About David Charles

David Charles joined Patheos in September 2008. Since then, he has helped shape the structure and content of the site and has led partnership development with a wide range of academic and religious organizations.

David was educated in Switzerland, England, and the United States. He holds advanced degrees in religious studies from Oxford and Harvard Universities. His academic training spans a number of disciplines and fields of study, including anthropology, literature, and history. He is the recipient of a teaching award from Harvard.

Understanding Santeria through Stories

{Ocha’ni Lele. Teachings of the Santeria Gods. Destiny Books 2010. 269 pages. $16.95} Reviewed by Star Foster I love a good story. A good story has a mystery, a moral, a familiarity or a sense of the fantastic. A good story satisfies you down to your bones. Ocha’ni Lele’s book Teachings of the Santeria Gods is chock-full [Read More…]

Joan Chittister and Rowan Williams: Saying Alleluia, Despite Life’s Challenges

{Joan Chittister and Rowan Williams. Uncommon Gratitude: Alleluia for All That Is. Liturgical Press 2010. 192 pages. $16.95} Reviewed by Elizabeth Nordquist Here are two leaders of the Christian Church — prominent and outspoken, thoughtful and spiritual — engaged in reflection on a practice that is common to almost every faith tradition, that of gratitude, [Read More…]

“Definitive Bonhoeffer biography for the 21st century” from Eric Metaxas

Author and Editor Jana Riess recently interviewed Eric Metaxas about his major new biography of Dietrich Bonhoeffer. Some highlights: Your subtitle suggests you’ll be looking at four different aspects of Bonhoeffer the man: pastor, martyr, prophet, and spy. Christians are probably used to the first three, but what do most people know about Bonhoeffer as [Read More…]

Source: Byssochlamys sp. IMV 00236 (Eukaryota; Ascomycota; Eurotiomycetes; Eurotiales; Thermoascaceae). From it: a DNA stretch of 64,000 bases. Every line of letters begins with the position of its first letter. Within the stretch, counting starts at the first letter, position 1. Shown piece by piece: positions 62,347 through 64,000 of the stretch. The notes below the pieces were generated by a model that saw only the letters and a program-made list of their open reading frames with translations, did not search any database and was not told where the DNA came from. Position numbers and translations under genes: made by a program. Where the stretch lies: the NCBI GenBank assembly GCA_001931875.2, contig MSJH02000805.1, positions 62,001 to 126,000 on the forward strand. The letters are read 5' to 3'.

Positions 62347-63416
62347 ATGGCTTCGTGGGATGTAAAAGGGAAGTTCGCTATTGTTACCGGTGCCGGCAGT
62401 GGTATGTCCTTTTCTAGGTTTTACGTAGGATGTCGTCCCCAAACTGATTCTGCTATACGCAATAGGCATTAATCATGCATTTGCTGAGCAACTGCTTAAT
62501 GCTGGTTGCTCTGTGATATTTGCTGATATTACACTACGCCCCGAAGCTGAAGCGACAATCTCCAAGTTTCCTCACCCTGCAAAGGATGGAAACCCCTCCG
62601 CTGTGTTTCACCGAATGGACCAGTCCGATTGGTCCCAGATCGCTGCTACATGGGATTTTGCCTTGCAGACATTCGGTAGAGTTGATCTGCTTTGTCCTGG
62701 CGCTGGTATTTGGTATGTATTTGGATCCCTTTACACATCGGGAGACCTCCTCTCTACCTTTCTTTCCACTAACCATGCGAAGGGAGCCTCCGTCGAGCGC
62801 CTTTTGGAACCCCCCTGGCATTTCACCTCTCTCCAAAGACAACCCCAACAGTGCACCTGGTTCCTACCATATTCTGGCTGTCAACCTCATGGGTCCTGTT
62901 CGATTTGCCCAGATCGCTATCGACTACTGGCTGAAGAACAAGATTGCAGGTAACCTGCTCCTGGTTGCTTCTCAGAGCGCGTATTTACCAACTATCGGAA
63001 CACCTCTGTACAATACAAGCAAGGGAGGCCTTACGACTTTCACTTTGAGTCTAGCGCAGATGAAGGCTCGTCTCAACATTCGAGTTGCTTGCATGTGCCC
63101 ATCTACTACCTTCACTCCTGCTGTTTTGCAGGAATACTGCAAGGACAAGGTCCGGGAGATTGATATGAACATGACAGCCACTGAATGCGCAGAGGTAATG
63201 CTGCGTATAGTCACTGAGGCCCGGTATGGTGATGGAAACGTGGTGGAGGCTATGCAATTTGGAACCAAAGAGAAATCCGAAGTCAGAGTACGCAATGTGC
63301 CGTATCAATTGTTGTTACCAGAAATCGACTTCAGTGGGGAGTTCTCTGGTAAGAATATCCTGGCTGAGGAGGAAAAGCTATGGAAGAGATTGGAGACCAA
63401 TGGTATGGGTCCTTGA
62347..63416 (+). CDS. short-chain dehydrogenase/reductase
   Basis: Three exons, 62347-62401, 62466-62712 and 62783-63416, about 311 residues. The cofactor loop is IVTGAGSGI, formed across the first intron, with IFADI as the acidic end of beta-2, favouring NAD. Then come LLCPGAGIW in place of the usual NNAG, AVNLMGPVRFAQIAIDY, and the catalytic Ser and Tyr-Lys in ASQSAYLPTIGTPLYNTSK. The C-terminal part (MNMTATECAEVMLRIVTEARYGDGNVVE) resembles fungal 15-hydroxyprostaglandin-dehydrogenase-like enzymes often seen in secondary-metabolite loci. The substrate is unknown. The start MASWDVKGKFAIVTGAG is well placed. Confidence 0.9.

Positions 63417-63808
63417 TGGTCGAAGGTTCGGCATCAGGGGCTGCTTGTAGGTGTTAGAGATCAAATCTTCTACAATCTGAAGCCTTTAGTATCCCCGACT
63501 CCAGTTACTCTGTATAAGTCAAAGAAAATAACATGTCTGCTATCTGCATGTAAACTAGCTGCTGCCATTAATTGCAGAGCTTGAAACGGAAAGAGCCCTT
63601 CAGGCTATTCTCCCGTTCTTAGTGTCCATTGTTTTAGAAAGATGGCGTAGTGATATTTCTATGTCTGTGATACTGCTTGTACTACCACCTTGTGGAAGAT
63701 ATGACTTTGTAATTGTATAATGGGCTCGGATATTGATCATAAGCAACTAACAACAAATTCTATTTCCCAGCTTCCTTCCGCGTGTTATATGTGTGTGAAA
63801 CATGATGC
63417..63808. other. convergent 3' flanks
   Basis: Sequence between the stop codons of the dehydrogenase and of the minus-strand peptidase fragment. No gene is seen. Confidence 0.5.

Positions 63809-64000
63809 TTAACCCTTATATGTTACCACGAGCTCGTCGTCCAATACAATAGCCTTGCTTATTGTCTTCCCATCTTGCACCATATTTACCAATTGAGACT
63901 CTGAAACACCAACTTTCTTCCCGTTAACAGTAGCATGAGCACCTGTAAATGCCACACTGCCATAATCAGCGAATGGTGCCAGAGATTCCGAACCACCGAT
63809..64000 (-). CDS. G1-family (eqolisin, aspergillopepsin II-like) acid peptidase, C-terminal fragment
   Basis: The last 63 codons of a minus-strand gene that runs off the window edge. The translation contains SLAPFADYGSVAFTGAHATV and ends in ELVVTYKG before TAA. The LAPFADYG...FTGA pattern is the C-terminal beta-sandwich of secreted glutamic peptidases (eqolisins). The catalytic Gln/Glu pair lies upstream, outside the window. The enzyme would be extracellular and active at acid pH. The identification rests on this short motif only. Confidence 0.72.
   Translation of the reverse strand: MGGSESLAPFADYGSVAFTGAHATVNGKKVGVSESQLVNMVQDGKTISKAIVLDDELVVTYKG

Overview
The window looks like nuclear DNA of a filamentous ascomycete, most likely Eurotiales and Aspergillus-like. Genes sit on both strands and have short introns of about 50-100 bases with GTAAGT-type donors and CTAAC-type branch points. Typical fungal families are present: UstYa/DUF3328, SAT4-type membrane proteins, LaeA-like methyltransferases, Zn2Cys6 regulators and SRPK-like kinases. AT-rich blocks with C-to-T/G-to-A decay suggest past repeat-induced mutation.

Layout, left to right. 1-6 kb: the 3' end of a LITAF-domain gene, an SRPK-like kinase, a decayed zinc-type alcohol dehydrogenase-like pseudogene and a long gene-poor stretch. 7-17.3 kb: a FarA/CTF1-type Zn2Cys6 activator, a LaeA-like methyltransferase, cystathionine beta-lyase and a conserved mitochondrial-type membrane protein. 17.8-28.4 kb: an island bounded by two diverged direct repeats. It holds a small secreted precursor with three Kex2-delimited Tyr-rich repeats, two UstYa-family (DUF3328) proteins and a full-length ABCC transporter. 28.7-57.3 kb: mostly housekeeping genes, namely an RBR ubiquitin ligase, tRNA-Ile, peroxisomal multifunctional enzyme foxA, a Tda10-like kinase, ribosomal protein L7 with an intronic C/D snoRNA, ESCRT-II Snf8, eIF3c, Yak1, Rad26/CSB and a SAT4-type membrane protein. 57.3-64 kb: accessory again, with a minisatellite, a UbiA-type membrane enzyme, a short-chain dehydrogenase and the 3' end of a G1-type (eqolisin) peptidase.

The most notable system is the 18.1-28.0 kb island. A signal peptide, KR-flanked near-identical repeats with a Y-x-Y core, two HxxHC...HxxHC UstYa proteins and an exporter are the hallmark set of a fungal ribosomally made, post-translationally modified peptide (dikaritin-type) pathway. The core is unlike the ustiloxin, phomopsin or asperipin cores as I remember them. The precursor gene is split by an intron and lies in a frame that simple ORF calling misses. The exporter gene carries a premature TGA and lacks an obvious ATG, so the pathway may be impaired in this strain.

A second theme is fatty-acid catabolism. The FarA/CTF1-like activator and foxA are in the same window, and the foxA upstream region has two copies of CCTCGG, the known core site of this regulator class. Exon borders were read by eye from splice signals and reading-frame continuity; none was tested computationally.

Star Foster Reviews Galina Krasskova, “Exploring the Northern Tradition”

{Galina Krasskova. Exploring the Northern Tradition. New Page Books 2005. 220 pages. $14.95} Reviewed by Star Foster A good, solid, human and engaging introductory text to a religion, particularly a minority religion, is worth its weight in gold. Crafting an introduction to a religious practice, mythos, cosmology and values is a bit like walking a [Read More…]

Craig Detweiler Reviews Paul Verhoeven’s “Jesus of Nazareth”

{Paul Verhoeven. Jesus of Nazareth. Seven Stories Press 2010. 304 pages. $23.95} Reviewed by Craig Detweiler Imagine this movie trailer:  from the director of ”Showgirls” and “Basic Instinct” comes his most revealing project yet—“RoboJesus.”   One might expect such a seemingly absurd tagline from provocative Danish filmmaker, Paul Verhoeven.    Instead, Verhoeven has written a smart, rigorous [Read More…]

Elizabeth Scalia Reviews James Martin’s “Jesuit Guide to (Almost) Everything”

{James Martin. The Jesuit Guide to (Almost) Everything: A Spirituality for Real Life. HarperOne 2010. 432 pages.  $26.99} Reviewed by Elizabeth Scalia As Bill Creed, a Jesuit spiritual director, once told me, “In the bright sunshine of God’s love, your shadows begin to emerge.” — James Martin, The Jesuit Guide to Almost Everything; A Spirituality for [Read More…]

Martha Baker Reviews “Connecting Like Jesus”

{Tony Campolo and Mary Albert Darling. Connecting Like Jesus: Practices for Healing, Teaching, and Preaching. Jossey-Bass. 232 pages. $21.95} Reviewed by Martha K. Baker Tony Campolo and Mary Albert Darling set out to write Connecting Like Jesus to prove that “relationships can be radically transformed through integrating communication practices with spiritual practices.” They succeed. In Connecting Like Jesus, [Read More…]